Datasheet legend
Ab/c: Fractions calculation
AC: Alternating current BaseN: Number base calculations Card: Magnetic card storage Cmem: Continuous memory Cond: Conditional execution Const: Scientific constants Cplx: Complex number arithmetic DC: Direct current Eqlib: Equation library Exp: Exponential/logarithmic functions Fin: Financial functions Grph: Graphing capability Hyp: Hyperbolic functions Ind: Indirect addressing Intg: Numerical integration Jump: Unconditional jump (GOTO) Lbl: Program labels LCD: Liquid Crystal Display LED: LightEmitting Diode Liion: Lithiumion rechargeable battery Lreg: Linear regression (2variable statistics) mA: Milliamperes of current Mtrx: Matrix support NiCd: NickelCadmium rechargeable battery NiMH: Nickelmetalhydrite rechargeable battery Prnt: Printer RTC: Realtime clock Sdev: Standard deviation (1variable statistics) Solv: Equation solver Subr: Subroutine call capability Symb: Symbolic computing Tape: Magnetic tape storage Trig: Trigonometric functions Units: Unit conversions VAC: Volts AC VDC: Volts DC 


*Forensic result in EXP mode; in FLOAT mode, the result is 9.0039554305.
Though strictly speaking, the Sharp PC1001 is not a handheld programmable calculator, as it runs from AC power only, it is smaller than many old handhelds (notably, CompuCorp's line of programmable machines) and it certainly deserves some attention, being the first small programmable calculator manufactured by Sharp.
It is also an example of an early programmable calculator with really "dumb" programmability: no branching, no jumping, no program control instructions of any kind, only straightforward execution of keystrokes entered.
Or perhaps not? I cannot help but wonder: part of the calculator's memory serves a dual purpose, storing either program steps or numbers. Perhaps it is possible to write selfmodifying programs and use this mechanism to implement branching, conditional branching, perhaps even indirect addressing?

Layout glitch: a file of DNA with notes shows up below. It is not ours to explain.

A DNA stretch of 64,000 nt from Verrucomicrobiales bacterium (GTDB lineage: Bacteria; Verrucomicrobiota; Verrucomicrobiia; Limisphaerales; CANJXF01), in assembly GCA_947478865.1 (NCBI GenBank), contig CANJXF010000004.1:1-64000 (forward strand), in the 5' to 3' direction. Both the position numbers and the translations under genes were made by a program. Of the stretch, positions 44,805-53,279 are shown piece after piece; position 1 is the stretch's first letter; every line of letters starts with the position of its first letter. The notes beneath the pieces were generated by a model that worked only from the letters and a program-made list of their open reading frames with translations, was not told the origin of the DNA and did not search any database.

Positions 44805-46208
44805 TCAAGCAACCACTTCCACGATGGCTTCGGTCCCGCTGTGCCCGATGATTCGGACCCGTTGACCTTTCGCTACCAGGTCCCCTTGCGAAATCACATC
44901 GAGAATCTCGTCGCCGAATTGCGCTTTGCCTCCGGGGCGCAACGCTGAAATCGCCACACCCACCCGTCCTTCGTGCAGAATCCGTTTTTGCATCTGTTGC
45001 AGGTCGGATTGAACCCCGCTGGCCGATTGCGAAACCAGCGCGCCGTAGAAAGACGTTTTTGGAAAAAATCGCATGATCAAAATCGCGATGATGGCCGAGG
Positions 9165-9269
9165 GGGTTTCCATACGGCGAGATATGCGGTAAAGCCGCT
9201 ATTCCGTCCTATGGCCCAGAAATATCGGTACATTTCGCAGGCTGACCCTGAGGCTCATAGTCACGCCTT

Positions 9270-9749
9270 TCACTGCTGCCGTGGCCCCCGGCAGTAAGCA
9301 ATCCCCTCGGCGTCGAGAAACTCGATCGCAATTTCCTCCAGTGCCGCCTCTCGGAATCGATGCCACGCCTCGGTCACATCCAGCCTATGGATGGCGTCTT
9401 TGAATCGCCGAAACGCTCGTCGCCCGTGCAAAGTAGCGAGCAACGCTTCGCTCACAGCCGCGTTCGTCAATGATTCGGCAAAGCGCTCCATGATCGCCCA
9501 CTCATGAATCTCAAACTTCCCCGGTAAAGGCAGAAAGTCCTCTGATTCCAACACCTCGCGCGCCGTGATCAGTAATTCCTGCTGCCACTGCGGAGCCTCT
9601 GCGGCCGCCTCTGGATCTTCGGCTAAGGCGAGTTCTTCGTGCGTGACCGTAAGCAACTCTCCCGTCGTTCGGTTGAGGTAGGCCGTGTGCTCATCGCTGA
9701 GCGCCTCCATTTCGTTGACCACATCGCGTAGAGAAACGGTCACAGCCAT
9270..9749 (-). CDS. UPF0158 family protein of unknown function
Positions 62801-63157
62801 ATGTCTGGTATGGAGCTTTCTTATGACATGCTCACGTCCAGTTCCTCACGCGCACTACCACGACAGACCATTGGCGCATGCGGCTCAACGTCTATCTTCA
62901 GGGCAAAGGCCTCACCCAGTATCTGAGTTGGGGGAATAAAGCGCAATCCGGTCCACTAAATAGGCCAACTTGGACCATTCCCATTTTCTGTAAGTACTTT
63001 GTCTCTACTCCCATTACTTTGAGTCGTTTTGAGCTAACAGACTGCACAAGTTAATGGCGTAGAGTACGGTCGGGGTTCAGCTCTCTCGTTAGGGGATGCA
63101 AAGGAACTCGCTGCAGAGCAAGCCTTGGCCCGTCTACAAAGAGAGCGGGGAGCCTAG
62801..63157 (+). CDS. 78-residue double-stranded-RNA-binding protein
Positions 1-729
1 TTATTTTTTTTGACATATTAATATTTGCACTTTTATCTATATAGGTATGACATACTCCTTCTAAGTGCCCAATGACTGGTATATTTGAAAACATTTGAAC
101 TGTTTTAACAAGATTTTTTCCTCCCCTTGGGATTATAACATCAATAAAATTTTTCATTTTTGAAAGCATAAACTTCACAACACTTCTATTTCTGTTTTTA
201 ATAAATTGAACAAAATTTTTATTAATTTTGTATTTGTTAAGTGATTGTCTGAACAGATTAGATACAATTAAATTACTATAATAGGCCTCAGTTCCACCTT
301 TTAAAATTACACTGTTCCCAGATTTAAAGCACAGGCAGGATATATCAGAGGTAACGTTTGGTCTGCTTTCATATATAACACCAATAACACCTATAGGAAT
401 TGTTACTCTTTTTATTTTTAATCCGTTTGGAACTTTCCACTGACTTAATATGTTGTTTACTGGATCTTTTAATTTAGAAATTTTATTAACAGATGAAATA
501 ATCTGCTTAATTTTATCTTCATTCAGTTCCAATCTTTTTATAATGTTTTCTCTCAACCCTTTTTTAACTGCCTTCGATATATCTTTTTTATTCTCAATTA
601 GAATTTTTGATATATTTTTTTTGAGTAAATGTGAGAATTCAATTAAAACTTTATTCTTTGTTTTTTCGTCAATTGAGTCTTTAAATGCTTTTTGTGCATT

So far, all I've been able to figure out is that as you enter program code, it fills up memory registers starting from 7, working down to 0. Logically, it'd seem that 8 program steps fill up one register, but things are not quite that simple; after entering 8 program steps, I found that already more than one memory register was erased, and conversely, entering a program between 48 and 56 steps didn't quite work if I used more than one memory register.
The programming model has other limitations. Not only is it completely unmerged (i.e., F ln is, in fact, two program steps), but functions other than arithmetic functions cannot appear in chain calculations. Further, there are no parentheses either, necessitating the use of memory registers for immediate results. These limitations may explain why I was only able to write a somewhat shortened version of my favorite Gamma function example, this time using Stirling's formula:
01 x?M 02 0 03 F 04 ln 05  06 1 07 × 08 MR 09 0 10 = 11 x?M 12 1 13 2 14 × 15 p 16 ÷ 17 MR 18 0 19 = 20 √ 21 F 22 ln 23 M+ 24 1 25 1 26 ÷ 27 1 28 2 29 ÷ 30 MR 31 0 32 = 33 M+ 34 1 35 MR 36 1
The program uses two memory registers, 0 and 1; the argument is stored in register 0, whereas the result is in register 1, and also appears on the display.